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==Dante and the vernacular==
One of the distinctive features of Middle Age culture was that Latin was considered to be the only language suitable for literary and philosophical works. Dante believed that the vernacular languages were valid vehicles for literary expression. The poet believed that the vernacular was suitable for certain genres such as comedy, poetry and prose <ref>Alighieri, Dante. Dante: De vulgari eloquenti. (Cambridge, Cambridge University Press, 1996), p 11</ref>. This was a very radical proposal at the time and was very influential in later centuries. In his great work the Divine Comedy, the Florentine exile wrote the cantos in Tuscan but with borrowings from other Italian regional dialects and even Latin. The use of Tuscan persuaded other great writers such as Petrarch and Boccaccio to write in this dialect of Italian <ref>Raffa, p 114</ref>. Dante’s great work helped to make Tuscan the literary language of Italy and persuaded many writers and poets to abandon Latin and to write in their native tongue. The Florentine exile decisively influenced the Renaissance not only in Italy but in the rest of Europe. Dante’s great poetry demonstrated that literary works could be written in the vernacular. As a result, the vast majority of Renaissance writers in Italy and beyond wrote in their native tongues. This was to have consequences that went far beyond the literary world. The language of Dante became the official language of many Italian states and it helped to develop a national consciousness during the High Renaissance in particular, which is evident in the works of Machiavelli.
Dante’s literary influence==Dante was a literary giant and he was a decisive impact on succeeding Italian Renaissance writers. He was a great admirer of the Sicilian School and he helped to popularize their most important style of verse, the sonnet. Dante himself wrote many great sonnets often on the subject of his beloved Beatrice <ref>Whiting, Mary Bradford. Dante the Man and the Poet. (Cambridge: W. Heffer & Sons, 1922), p 49</ref>. This was an influence on many of the Renaissance great sonneteers such as Petrarch, who had a love-hate relationship with his great predecessor. Dante also helped to popularize the themes of Provencal poetry in Italy. This was poetry that was written in what is now Provence in south-west France. Provencal troubadours celebrated chivalry and especially courtly love, a highly manners style of poetry that celebrates an unattainable beloved and this was very influential in Renaissance in Italy. Dante’s work did much to spread the ideas of ‘courtly love’ across Europe form the 14th to the 16th century.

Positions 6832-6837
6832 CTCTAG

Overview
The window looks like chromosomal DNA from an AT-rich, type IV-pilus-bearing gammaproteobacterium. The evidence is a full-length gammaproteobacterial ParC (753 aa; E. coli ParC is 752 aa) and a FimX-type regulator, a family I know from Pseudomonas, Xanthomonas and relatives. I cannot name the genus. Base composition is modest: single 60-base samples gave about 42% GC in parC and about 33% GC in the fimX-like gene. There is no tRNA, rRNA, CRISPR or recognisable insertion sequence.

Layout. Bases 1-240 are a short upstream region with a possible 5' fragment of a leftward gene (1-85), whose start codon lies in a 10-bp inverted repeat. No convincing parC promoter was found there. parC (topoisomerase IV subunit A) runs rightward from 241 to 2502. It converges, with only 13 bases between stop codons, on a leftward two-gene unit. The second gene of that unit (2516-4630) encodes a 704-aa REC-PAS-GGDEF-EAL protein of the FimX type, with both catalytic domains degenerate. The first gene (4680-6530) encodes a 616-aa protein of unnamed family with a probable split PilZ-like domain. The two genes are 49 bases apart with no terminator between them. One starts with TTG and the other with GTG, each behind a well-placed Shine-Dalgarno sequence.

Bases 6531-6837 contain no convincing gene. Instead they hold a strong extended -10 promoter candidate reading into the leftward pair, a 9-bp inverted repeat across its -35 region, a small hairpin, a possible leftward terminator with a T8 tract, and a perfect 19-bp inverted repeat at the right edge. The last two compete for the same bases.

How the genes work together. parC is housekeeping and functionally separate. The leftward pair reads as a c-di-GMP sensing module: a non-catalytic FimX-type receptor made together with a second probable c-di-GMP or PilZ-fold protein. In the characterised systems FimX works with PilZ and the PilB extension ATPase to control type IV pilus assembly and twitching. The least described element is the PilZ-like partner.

==Dante and humanism==
The issuance of the Divine Comedy is often seen as the beginning of the Renaissance and the end of the Late Medieval Period in Italy. This is despite the fact that the subject of the great epic is religion and salvation, which seems contrary to the spirit of the Renaissance which extolled the pleasures of this world and the individual. Dante did not believe that this world was an antechamber to the net world but had its own value and merits. Unlike conventional Christian morality, he did not think that it was wrong to be happy and to enjoy this life. The great poet did not believe that eternal salvation and earthly happiness was incompatible. Dante also argued that it was necessary for a person to contribute to civic and political life and it was indeed virtuous. This idea proved to be very influential upon later humanists and they played a crucial role in the development of the Renaissance <ref>Fortin, Ernest L. Dissent and Philosophy in the Middle Ages: Dante and his precursors (Lexington, Lexington Books, 2002), p 14</ref>.